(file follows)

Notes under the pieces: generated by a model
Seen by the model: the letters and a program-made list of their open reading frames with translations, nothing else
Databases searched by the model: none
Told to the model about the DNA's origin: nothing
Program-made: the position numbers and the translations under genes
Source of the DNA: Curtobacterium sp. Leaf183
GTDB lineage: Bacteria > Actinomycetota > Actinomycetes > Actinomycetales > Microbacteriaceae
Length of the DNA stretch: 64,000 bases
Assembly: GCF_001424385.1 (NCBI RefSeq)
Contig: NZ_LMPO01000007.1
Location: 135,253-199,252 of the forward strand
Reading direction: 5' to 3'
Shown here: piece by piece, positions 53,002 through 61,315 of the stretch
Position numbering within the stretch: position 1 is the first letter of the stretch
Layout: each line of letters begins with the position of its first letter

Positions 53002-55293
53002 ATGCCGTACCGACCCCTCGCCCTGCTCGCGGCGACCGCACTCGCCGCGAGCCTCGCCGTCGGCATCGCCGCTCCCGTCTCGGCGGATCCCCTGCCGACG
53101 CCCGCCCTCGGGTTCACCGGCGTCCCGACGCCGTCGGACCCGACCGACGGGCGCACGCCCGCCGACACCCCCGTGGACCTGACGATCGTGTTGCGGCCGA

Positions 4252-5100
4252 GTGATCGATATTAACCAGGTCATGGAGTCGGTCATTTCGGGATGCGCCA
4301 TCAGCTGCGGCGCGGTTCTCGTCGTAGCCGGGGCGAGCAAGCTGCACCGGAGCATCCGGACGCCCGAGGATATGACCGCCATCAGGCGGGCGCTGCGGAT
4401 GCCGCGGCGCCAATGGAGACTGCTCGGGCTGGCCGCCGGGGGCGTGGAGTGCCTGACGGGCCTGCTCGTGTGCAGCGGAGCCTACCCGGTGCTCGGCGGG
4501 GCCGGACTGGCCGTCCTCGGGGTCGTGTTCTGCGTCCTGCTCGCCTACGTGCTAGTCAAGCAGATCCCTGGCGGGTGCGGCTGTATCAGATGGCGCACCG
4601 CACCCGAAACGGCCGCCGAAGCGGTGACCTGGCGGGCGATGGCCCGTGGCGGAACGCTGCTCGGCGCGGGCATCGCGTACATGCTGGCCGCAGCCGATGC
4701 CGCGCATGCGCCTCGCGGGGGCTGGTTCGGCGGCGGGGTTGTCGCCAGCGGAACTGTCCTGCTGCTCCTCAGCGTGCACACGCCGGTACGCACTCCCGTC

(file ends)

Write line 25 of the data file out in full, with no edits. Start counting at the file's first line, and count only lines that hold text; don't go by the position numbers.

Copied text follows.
4701 CGCGCATGCGCCTCGCGGGGGCTGGTTCGGCGGCGGGGTTGTCGCCAGCGGAACTGTCCTGCTGCTCCTCAGCGTGCACACGCCGGTACGCACTCCCGTC